Some 6,600 diagnostic sherds and scores of chalk vessels were gathered during the survey. The identification and dating of the ceramic finds utilized a method similar to the one adopted by Ben-David (2005) and Leibner (2009) and is based on the research of Slane (1997), who studied Eastern Sigillata A ware, including a variety of imported red slipped tableware that was found at Tel Anafa in the late Hellenistic and Early Roman strata; Adan-Bayewitz (1993; 2003), who studied Kefar Hananya ware, comprising domestic utensils—cooking pots, bowls and jugs—from the Galilee, dating from the Roman and early Byzantine periods; and Hayes (1972; 1980), who studied Late Roman Red Ware, including red-slipped tableware found in numerous excavations in the eastern Mediterranean basin.
An analysis of the finds according to the aforementioned method showed that most of the Hellenistic-period sites were small—fortresses or single buildings—and only a few of these sites were identified as villages. During the Early Roman period there was a significant increase in the number of small sites, such as hamlets, farmsteads and fortresses. A considerable increase in the quantity of potsherds in the Roman-period sites, both in the small ones and in the villages, was also discerned. Chalk vessels, which are usually dated to the Early Roman period, were found in several of these small sites and villages. The habitation in the area seems to have reached its peak in the Middle Roman period, when the area had the highest number of settlements. In the Late Roman period, the number of inhabited sites declined somewhat. In the early Byzantine period, there was a significant decline in the number of inhabited sites, both the small ones and the villages, and in some villages only few sherds were found. However, the amount of Byzantine-period sherds increased considerably at several of the villages.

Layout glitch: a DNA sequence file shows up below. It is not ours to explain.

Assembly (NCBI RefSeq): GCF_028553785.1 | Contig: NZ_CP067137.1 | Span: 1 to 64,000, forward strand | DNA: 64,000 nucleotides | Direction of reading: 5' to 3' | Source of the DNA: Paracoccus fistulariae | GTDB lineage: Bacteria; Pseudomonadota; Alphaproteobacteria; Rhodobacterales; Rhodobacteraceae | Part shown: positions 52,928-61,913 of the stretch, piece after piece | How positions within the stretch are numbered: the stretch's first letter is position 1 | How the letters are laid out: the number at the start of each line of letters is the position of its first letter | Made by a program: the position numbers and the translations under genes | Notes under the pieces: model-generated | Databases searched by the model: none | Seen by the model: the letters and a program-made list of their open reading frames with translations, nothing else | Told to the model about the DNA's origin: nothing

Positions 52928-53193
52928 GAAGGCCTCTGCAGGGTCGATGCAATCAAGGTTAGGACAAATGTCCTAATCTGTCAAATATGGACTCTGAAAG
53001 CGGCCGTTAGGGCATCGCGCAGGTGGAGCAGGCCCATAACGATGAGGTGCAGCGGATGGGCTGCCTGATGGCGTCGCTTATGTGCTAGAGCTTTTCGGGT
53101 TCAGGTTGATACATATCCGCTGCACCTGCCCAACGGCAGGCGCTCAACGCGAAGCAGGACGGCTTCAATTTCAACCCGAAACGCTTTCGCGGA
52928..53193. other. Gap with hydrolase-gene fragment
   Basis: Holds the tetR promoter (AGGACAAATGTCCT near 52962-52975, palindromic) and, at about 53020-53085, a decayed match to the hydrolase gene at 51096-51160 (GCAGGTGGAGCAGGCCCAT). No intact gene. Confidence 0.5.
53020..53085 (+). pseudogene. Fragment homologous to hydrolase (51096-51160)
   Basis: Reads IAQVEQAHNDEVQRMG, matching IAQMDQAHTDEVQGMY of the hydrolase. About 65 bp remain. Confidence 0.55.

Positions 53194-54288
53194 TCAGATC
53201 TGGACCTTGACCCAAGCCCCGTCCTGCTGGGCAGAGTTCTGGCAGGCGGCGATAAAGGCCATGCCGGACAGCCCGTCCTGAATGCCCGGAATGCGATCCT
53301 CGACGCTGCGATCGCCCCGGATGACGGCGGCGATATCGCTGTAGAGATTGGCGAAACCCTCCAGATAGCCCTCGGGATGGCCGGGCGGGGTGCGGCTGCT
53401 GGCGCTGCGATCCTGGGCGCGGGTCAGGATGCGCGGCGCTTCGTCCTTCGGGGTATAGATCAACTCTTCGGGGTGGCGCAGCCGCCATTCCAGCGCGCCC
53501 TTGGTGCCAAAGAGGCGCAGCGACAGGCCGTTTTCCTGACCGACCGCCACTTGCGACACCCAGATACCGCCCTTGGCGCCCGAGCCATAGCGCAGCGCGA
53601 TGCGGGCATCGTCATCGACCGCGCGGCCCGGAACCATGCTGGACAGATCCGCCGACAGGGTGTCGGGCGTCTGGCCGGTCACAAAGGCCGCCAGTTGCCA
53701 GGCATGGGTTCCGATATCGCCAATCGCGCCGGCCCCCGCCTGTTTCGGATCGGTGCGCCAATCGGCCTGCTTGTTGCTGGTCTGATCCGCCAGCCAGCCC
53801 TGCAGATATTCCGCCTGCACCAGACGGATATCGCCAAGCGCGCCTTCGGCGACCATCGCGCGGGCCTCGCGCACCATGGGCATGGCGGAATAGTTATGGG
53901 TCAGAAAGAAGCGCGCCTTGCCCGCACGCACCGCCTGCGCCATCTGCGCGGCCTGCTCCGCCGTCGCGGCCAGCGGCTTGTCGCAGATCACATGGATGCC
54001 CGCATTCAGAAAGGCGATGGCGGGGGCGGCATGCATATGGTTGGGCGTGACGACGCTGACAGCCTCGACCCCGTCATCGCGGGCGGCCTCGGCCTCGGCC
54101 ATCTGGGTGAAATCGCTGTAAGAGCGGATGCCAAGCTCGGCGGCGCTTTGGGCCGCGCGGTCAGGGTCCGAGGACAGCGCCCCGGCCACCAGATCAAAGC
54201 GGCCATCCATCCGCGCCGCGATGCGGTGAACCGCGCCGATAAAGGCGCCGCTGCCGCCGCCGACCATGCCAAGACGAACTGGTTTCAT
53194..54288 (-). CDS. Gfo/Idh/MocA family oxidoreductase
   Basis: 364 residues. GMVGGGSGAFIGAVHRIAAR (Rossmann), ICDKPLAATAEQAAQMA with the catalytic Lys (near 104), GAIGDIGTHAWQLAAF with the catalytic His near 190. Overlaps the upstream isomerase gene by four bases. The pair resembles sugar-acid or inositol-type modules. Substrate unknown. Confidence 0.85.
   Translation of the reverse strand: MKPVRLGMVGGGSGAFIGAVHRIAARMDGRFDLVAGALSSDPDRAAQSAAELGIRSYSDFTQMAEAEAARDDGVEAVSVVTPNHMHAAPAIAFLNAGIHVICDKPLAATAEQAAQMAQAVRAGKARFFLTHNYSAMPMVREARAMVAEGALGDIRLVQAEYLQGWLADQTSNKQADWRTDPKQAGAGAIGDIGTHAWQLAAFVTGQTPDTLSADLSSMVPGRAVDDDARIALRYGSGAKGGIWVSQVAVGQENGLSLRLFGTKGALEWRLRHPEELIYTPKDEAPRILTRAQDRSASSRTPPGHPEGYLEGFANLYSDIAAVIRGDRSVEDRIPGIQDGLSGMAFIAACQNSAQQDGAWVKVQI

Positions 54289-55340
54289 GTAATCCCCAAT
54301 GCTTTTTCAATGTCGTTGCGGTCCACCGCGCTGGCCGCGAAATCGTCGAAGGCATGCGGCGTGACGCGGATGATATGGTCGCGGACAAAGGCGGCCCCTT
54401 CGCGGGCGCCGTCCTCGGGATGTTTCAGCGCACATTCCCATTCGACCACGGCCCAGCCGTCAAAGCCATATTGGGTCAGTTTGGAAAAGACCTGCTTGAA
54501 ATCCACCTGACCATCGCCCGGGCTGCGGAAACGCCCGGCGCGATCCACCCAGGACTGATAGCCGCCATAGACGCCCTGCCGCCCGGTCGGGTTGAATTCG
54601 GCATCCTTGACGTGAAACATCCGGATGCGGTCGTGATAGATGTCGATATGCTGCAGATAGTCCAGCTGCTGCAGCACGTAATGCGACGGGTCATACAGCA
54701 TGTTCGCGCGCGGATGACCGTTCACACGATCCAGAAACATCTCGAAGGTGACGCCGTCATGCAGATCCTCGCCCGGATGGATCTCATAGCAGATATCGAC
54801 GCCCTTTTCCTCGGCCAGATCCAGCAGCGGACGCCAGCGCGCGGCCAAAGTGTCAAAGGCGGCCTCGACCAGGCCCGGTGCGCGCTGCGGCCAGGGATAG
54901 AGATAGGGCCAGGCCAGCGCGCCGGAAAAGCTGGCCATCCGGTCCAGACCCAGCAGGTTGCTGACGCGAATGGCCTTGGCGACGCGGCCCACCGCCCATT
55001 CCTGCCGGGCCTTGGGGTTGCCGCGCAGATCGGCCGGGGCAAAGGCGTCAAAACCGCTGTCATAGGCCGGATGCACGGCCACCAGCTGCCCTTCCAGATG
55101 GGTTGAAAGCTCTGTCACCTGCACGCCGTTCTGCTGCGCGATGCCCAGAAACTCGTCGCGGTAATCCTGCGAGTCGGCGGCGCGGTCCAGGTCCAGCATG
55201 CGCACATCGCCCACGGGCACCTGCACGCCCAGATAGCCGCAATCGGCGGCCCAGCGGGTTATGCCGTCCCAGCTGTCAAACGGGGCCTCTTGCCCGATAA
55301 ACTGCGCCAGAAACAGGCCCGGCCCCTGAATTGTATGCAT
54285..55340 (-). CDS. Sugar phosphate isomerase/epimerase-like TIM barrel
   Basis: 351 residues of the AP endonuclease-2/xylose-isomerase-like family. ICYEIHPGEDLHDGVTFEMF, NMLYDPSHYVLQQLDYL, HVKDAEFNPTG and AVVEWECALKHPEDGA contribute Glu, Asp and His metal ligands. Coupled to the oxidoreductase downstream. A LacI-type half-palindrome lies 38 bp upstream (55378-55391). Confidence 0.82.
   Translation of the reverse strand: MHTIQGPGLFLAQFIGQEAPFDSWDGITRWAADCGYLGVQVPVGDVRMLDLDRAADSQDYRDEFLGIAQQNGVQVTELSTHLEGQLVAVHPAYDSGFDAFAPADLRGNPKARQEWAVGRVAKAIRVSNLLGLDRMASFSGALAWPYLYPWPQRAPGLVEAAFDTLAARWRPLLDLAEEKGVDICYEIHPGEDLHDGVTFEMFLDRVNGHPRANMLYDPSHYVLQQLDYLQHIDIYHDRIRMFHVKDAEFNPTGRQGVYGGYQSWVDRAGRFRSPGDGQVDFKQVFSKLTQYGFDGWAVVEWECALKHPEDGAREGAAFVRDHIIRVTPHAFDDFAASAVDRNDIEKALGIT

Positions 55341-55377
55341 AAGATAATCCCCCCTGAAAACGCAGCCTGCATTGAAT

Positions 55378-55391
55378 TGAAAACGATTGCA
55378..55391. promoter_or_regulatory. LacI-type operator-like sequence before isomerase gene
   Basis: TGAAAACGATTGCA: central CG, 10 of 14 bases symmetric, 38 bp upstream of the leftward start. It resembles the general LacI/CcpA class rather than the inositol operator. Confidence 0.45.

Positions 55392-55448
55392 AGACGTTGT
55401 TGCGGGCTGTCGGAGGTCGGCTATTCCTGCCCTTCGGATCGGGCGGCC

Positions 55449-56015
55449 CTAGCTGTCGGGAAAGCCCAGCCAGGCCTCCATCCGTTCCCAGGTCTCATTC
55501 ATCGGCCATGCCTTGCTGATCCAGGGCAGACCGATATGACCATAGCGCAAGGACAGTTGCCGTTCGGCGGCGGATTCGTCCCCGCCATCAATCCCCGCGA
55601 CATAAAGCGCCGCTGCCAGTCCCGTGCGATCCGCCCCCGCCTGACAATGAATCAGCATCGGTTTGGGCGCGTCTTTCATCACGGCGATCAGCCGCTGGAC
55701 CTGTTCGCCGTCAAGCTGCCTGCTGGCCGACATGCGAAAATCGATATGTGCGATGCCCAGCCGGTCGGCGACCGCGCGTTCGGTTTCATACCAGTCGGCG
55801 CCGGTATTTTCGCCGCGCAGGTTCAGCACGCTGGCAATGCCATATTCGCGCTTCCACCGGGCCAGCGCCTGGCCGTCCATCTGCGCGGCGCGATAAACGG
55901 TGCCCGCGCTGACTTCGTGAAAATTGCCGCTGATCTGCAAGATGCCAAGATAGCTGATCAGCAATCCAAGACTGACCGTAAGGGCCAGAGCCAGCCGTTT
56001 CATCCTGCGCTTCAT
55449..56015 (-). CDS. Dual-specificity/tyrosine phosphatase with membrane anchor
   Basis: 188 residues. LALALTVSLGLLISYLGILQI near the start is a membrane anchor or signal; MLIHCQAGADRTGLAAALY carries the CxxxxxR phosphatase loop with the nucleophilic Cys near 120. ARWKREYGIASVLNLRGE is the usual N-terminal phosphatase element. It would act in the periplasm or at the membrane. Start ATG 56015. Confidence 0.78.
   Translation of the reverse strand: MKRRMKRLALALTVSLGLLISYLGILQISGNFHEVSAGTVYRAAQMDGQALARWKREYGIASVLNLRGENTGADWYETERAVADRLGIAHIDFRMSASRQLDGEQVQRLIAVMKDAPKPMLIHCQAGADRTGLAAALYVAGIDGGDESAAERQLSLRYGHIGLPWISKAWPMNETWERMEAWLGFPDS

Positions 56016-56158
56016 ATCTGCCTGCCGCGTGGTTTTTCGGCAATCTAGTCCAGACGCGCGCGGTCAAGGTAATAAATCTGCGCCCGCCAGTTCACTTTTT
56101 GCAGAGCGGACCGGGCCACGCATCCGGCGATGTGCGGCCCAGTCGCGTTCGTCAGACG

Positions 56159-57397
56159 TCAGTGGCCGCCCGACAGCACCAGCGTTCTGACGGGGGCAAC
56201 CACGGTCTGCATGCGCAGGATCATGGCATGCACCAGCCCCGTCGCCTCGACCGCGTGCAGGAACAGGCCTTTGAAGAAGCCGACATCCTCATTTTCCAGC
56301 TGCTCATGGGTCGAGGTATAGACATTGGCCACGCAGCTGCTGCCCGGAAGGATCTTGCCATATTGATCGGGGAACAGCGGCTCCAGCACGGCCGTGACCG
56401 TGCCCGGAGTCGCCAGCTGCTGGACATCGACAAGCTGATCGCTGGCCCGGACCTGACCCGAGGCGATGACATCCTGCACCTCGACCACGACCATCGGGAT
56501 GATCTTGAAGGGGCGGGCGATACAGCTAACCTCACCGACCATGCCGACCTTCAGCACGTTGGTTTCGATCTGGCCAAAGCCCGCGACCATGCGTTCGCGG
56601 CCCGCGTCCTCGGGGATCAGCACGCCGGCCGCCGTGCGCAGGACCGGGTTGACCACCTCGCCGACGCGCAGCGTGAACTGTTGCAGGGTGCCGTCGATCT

Shovel tests were conducted at four of the sites—Khirbates-Seybi(Fig. 1:1), el-Mabara (West; Fig. 1:3), Jidyā(Fig. 1:40) and Tel Nov (Fig. 1:41)—to examine the reliability of the historical settlement patterns that emerged from the surface collection of ceramic artifacts. The shovel tests comprised probes identical in size (diam. 1.5 m, depth 0.2 m) that were scattered over as much of the site’s surface as possible. All of the excavated material was sifted. The shovel tests at Khirbat es-Seybi, Tel Nov and Jidyāyielded relatively meager results. However, more finds were discovered at el-Mabara (West).
A survey using a metal detector was carried out at twelve sites in hope of collecting coins that would aid in dating the sites, especially the phases when they were abandoned. Approximately 100 coins from the Hellenistic through the Byzantine periods were found. A preliminary examination indicates that the dates of the coins correspond to those of the pottery sherds.
Based on the survey finds, consisting of c. 6600 diagnostic pottery sherds, c. 100 coins and scores of stone vessels from the Hellenistic–Byzantine periods, our initial impression is that during the Hellenistic period the population in the southern Golan was sparse and resided mainly in small settlement sites. Villages began to develop in the area in the Early Roman period. During this phase, possibly following Alexander Jannaeus’ military campaigns in Transjordan, Jewish settlements, where chalk vessels were used, were established in the area. The increase in population continued throughout the Middle Roman period, which probably saw the peak of both settlement numbers and population size. During the Late Roman period, the population of the sites declined, and several of them no longer existed. By the end of the Late Roman period and at the beginning of the Byzantine period, dozens of Roman-period sites in the southern Golan, including Jewish ones, were severely reduced in size or ceased to exist. This phenomenon has been observed in other areas in the north of Israel. It does not seem probably that the Jewish settlement disappeared due to some military action or a deliberate ethnic cleansing, since non-Jewish settlements were part of this process. The Byzantine period ushered in another significant decline in the number of inhabited sites in the southern Golan Heights, but the size of ​​the sites where the settlement continued was greatly increased. Ben-David pointed out a similar phenomenon based on the results of his survey in the center of the western Golan Heights. During the Byzantine period, two villages were established in the surveyed area, along the shores of the Sea of Galilee: Khirbat Kursi and Khirbat Duweiraban.